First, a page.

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This piece was originally published on on February 16, 2022.

By Jesse Cohn McGowan (Transportation Planner Coordinator), Lauren Pepe (Senior Planning Associate), and Juan Jose Castro Cerdes (Senior Planning Associate), Montgomery County Planning Department

Transit has the potential to connect people to places in a sustainable, affordable manner—but only if riders can access it. Transportation planning must take into account not only where transit services are located, but how people traverse the built environment to access such services. Lower-income, majority-minority neighborhoods often lack the basic infrastructure for walking (such as sidewalks and crosswalks) and are more likely to have had their neighborhoods cut off by highways—resulting in disproportionate numbers of pedestrian crashes, injuries, and fatalities in these areas compared to other communities. Given that residents from these same neighborhoods are also most likely to rely on public transportation to get to work, it’s clear that deep spatial inequities exist in both transit access and safety.

As members of the Montgomery County Planning Department in Maryland, we have a front-row seat to these challenges during the development of a new transit line: the Purple Line light rail, which will connect Montgomery County to Prince George’s County. Below, we highlight our efforts to study and tackle pedestrian access as a fundamental equity issue across the communities the rail line will serve.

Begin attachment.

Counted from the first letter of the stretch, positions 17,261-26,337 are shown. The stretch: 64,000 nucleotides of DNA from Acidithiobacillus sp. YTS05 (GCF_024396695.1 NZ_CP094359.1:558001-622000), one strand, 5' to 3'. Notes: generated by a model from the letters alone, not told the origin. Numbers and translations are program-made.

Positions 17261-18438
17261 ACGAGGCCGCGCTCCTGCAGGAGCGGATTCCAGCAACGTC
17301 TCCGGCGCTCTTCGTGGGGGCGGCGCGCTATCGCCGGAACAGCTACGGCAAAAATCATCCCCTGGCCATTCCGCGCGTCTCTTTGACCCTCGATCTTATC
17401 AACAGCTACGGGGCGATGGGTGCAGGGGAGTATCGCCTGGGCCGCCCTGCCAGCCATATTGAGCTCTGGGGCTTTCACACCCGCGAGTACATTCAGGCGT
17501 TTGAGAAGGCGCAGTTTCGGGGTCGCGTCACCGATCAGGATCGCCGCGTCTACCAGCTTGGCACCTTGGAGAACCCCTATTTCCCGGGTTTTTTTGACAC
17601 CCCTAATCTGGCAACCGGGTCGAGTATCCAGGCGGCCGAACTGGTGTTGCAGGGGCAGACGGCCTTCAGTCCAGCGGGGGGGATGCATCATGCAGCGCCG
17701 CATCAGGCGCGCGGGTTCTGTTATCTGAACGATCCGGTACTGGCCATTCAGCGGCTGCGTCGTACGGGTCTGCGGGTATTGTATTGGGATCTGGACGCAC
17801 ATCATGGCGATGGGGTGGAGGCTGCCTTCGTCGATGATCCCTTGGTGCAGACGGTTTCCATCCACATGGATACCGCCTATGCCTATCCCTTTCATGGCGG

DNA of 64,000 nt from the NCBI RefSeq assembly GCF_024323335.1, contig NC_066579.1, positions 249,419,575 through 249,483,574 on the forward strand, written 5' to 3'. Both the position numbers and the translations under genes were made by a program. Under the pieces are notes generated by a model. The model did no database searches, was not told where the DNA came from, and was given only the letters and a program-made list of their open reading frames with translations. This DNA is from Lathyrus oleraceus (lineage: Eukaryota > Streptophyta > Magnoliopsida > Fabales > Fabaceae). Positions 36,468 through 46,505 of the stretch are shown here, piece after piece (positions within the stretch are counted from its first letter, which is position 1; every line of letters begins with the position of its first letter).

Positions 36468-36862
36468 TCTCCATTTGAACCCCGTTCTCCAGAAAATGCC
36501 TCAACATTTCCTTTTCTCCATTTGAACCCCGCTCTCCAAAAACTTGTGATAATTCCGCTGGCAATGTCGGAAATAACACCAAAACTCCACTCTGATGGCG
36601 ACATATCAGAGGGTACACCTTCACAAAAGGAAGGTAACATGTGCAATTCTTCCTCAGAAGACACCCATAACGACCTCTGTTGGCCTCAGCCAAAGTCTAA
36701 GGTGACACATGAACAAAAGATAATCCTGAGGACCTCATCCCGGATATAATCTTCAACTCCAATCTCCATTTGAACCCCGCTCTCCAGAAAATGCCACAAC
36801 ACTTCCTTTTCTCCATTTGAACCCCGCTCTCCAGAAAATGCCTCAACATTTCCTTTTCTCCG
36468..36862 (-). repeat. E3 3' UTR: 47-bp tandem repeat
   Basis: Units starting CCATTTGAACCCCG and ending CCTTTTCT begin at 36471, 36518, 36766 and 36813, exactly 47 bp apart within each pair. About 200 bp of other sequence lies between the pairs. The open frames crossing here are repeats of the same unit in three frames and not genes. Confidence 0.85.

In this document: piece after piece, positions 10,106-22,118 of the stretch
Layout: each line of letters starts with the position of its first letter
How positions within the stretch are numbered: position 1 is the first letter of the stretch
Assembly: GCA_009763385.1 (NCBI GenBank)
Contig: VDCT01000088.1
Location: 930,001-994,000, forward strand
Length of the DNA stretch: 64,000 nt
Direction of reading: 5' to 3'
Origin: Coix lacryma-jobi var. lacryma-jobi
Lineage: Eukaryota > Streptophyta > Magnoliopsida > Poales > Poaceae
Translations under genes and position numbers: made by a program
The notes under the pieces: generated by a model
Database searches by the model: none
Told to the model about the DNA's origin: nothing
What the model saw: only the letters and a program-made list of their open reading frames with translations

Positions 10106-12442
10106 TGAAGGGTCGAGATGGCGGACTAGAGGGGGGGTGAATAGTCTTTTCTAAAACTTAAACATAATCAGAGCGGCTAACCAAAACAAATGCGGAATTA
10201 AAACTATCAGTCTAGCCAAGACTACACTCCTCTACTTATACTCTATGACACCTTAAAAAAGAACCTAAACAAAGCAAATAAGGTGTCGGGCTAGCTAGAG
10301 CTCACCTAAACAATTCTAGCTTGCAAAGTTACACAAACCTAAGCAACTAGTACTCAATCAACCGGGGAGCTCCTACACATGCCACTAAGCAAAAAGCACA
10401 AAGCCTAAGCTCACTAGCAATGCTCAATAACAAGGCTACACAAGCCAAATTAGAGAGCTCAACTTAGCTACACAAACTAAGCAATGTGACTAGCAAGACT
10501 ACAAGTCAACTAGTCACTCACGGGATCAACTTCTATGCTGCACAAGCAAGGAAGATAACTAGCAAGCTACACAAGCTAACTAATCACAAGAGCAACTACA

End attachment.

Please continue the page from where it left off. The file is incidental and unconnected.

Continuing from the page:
A data-driven approach to understanding disparities in pedestrian safety

When the Purple Line opens in 2026, most passengers will arrive at stations by foot, bus, bicycle, or train, as the stations were intentionally designed without new parking to promote walkable, transit-oriented development. Comfortable pedestrian access to the stations is therefore a top priority for our organization, with a goal to ensure that all residents benefit from this significant new transportation investment.

Woman crosses road with no marked crosswalk

There are no marked crosswalks across Lyttonsville Road at Brookfield Road.

Unfortunately, comfortable pedestrian access to many of the planned Purple Line stations is lacking—particularly in neighborhoods with spotty walking infrastructure and overlapping equity concerns. For instance, there are no marked crosswalks across Lyttonsville Road near the Lyttonsville station (Image 1)—a historically Black community located between Bethesda and Silver Spring that includes one of the county’s few industrial districts inside the Capital Beltway.